What does your cosplay say about the character you portray?

I note (upon ripping off lots of Comiket cosplay images from San-Com) that most cosplays can readily be boiled down to a one-sentence summary.

“I have large muscles and a sword sharp enough to turn my muscle power into destruction.”

Yes, I know the real cosplay sword is probably not a really sharp or useful blade. But the character is making that statement.

Note: Possible minor spoilers for Full Metal Alchemist.

“I am a marriageable young woman, and also I can repair machines.”

It’s interesting to note that Winry was a very powerful character in terms of influencing the plot, although her mechanical skills were far from super-powers like Edward Elric’s alchemy effects. Winry had the single-use, one-way power to turn herself from one kind of interesting female – a virginal free agent – into another kind of interesting female – a committed mother. Her spouse was also transformed from a bachelor into a husband, but something in human nature means that we don’t care quite so much about that.



“No woman can be a faithful wife without a lot of tsun, but I want the man who can bring out my dere.”

It’s interesting that sweet, docile brides are probably less represented in anime than tsundere brides. Either Japanese boys have seen so much tsun from real-life married women that they can’t imagine a married woman who isn’t tsun, or else it’s an expression of mate guarding.

“The sociologist, Davis (1948) defined jealousy as a fear and rage reaction fitted to protect, maintain, and prolong the intimate association of love. In a pair-bonding species like our own that lives in social groups, jealousy is a logical prediction from evolutionary theory.


I have no idea who this character is. The cursive “K” on her uniform probably identifies her for those who have seen the relevant anime.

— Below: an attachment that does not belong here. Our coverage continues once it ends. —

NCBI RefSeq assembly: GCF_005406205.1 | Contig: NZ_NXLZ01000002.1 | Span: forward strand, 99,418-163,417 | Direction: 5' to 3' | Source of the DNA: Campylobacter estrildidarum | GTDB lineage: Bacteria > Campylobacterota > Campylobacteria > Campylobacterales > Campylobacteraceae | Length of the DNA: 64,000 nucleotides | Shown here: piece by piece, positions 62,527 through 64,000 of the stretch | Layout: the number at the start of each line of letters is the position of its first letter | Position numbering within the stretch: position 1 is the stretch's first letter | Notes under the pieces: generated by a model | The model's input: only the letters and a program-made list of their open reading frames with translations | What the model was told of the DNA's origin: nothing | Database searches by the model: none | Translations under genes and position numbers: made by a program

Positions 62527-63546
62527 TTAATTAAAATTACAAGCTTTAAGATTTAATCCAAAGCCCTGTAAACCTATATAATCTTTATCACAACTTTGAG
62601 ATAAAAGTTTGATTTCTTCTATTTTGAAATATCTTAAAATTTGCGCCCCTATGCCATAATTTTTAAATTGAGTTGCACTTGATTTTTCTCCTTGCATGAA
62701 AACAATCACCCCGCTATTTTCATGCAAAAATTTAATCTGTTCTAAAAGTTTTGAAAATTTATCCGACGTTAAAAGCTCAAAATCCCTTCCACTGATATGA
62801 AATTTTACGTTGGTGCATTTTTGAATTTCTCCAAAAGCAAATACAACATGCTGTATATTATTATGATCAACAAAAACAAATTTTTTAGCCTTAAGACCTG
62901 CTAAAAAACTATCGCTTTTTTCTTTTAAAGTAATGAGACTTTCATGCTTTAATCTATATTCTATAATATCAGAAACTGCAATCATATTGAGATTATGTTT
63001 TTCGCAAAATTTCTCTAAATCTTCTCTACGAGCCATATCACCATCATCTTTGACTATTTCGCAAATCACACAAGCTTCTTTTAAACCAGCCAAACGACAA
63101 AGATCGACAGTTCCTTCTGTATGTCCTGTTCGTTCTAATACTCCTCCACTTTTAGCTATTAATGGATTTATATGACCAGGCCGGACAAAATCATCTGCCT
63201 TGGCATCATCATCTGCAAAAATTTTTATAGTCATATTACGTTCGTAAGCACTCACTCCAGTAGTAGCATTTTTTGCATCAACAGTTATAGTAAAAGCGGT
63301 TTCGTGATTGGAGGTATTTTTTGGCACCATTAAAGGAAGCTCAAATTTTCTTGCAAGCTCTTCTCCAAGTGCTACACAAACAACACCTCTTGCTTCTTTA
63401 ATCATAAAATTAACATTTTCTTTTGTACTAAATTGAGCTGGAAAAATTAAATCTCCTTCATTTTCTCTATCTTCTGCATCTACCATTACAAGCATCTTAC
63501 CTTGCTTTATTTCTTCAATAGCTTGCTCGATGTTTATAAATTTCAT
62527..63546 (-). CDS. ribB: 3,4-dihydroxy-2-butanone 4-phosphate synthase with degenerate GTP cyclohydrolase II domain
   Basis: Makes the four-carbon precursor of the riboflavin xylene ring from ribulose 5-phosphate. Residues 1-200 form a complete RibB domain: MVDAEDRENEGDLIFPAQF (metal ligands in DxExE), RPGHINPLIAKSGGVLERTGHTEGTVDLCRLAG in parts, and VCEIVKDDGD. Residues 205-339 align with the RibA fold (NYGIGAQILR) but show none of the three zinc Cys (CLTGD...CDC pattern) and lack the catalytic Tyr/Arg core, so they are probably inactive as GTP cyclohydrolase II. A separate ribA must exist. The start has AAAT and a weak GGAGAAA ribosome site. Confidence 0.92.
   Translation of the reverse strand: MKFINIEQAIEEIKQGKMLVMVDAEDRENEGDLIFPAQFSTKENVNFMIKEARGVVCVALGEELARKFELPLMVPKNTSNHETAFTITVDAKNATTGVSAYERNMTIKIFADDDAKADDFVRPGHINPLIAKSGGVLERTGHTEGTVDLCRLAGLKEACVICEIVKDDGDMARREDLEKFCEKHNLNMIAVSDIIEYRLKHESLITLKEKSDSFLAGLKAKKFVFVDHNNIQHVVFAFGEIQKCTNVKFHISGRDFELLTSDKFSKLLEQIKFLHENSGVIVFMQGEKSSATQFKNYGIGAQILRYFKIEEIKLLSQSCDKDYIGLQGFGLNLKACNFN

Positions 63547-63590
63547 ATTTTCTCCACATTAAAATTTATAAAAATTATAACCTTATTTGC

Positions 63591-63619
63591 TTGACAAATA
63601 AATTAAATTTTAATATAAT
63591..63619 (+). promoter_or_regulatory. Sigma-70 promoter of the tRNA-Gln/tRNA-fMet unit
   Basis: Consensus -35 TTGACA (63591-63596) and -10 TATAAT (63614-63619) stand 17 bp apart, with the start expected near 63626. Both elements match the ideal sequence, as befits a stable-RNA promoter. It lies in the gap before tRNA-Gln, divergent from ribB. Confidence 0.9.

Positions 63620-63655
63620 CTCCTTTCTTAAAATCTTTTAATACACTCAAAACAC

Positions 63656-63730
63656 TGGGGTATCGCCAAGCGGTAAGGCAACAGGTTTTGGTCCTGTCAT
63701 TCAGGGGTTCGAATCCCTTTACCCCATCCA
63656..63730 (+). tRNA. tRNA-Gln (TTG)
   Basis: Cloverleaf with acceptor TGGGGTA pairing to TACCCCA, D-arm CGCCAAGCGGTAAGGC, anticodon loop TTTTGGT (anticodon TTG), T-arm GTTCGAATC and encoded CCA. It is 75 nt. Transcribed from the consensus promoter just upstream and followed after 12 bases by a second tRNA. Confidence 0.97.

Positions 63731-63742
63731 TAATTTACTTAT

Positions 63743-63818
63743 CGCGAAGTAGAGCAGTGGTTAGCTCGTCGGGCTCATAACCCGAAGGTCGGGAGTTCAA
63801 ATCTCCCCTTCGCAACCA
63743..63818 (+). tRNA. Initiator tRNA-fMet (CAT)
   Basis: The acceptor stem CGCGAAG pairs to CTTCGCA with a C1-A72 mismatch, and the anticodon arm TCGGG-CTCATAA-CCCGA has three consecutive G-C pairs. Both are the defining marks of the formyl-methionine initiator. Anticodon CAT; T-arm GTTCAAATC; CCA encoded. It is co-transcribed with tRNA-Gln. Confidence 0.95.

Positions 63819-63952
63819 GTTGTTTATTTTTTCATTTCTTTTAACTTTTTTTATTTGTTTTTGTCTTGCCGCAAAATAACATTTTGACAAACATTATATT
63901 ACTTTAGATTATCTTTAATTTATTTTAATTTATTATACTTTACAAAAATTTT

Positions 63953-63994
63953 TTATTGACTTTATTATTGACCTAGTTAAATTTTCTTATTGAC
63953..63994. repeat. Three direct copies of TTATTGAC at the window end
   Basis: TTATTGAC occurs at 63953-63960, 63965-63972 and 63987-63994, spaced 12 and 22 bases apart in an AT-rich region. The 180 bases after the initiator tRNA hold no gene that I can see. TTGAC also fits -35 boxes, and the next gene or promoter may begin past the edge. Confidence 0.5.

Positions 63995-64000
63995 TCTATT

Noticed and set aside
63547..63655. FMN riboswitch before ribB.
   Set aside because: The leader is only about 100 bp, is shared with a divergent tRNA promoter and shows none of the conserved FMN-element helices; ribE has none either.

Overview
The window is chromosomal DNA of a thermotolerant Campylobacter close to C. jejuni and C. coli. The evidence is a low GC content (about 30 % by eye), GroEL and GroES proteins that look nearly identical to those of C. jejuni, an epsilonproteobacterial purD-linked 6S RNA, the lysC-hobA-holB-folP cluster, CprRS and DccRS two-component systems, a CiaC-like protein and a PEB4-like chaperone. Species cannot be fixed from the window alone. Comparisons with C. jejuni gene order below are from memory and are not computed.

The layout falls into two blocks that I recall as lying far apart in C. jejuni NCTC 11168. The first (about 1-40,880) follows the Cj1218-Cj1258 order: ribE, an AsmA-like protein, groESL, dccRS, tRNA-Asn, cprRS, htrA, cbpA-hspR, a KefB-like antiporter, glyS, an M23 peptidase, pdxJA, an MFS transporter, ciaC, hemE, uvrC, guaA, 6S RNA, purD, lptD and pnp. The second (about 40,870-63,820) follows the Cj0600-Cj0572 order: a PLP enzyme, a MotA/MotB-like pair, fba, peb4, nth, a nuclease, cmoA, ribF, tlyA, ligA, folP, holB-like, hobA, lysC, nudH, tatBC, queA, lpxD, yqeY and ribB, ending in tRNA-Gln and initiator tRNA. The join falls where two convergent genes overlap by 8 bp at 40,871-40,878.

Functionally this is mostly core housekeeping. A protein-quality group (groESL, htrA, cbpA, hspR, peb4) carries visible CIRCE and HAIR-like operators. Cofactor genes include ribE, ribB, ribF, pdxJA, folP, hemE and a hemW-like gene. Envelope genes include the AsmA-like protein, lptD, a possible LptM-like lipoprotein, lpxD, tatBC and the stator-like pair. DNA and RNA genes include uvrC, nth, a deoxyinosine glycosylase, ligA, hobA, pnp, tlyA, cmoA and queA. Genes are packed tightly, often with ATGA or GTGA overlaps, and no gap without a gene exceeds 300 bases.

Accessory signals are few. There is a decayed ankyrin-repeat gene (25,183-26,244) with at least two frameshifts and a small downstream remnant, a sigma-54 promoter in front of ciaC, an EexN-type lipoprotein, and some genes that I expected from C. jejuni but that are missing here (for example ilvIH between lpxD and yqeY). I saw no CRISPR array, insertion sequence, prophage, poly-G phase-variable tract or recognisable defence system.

“I am empowered by my nobility, which includes both my inherent strengths (such as knowledge of ettiquette) and my social position.”

There are many kinds of empowerment in the world, and you might not find the one that gives you everything you want, but you can probably find some form of power that suits you. The trick is holding onto it.

This character seems powerful, but seems to lack the ability to change the world directly. This character has some indirect sort of power.



“I am empowered and confident; therefore I can choose to be friendly.”

By contrast to the tea-drinking noblewoman shown above, this wizardess seems to have direct power to change the world – possibly she can throw fireballs, or turn pumpkins into carriages. She does not feel the need to strategize or to work indirectly. She can solve problems as soon as she’s aware of them.


“I am devoted to your needs. My needs aren’t important so long as I can serve you.”

The pre-feminist idea of the sexes was that they had to help each other or society would die out, and that every individual had responsibilities to society that outweighed personal freedom. Feminism started from the axiom that personal freedom was a higher good than social responsibility. Feminism taught that women must insist on high social standing and enforceable legal rights. Feminism taught that women should put their own needs ahead of the needs of men, and added a presumption that any man who allows a woman to serve him should feel ashamed.

The image of a docile (even servile) maid is profoundly contrary to feminism. The docile maid provides wife-like attention to the intimate needs of some male, but does not usually have the social standing and legal rights of a wife.

G. K. Chesterton said: “It [feminism] is mixed up with a muddled idea that women are free when they serve their employers but slaves when they help their husbands.”

Likewise, many Japanese women are willing to work in maid cafes, or to flirt with hosts in host bars, but they are not getting married very much. But the world of professional work for professional compensation is emotionally dull. Corporate work is not cold, but it lacks any kind of personal emotional intimacy. Workers have some small sense of camaraderie, but nothing to compare to the intimacy of a family. The professional worker – whether he fixes cars or adds up accounting spreadsheets – might be incapable of emotional intimacy, but his customers don’t mind, so long as the work is done on time.

It is interesting to note that women choose to dress up as maids. Women who do this are probably asserting, on some subconscious level, “I am capable of emotional intimacy! I don’t want an emotionally dull life, I want EMOTIONS!”


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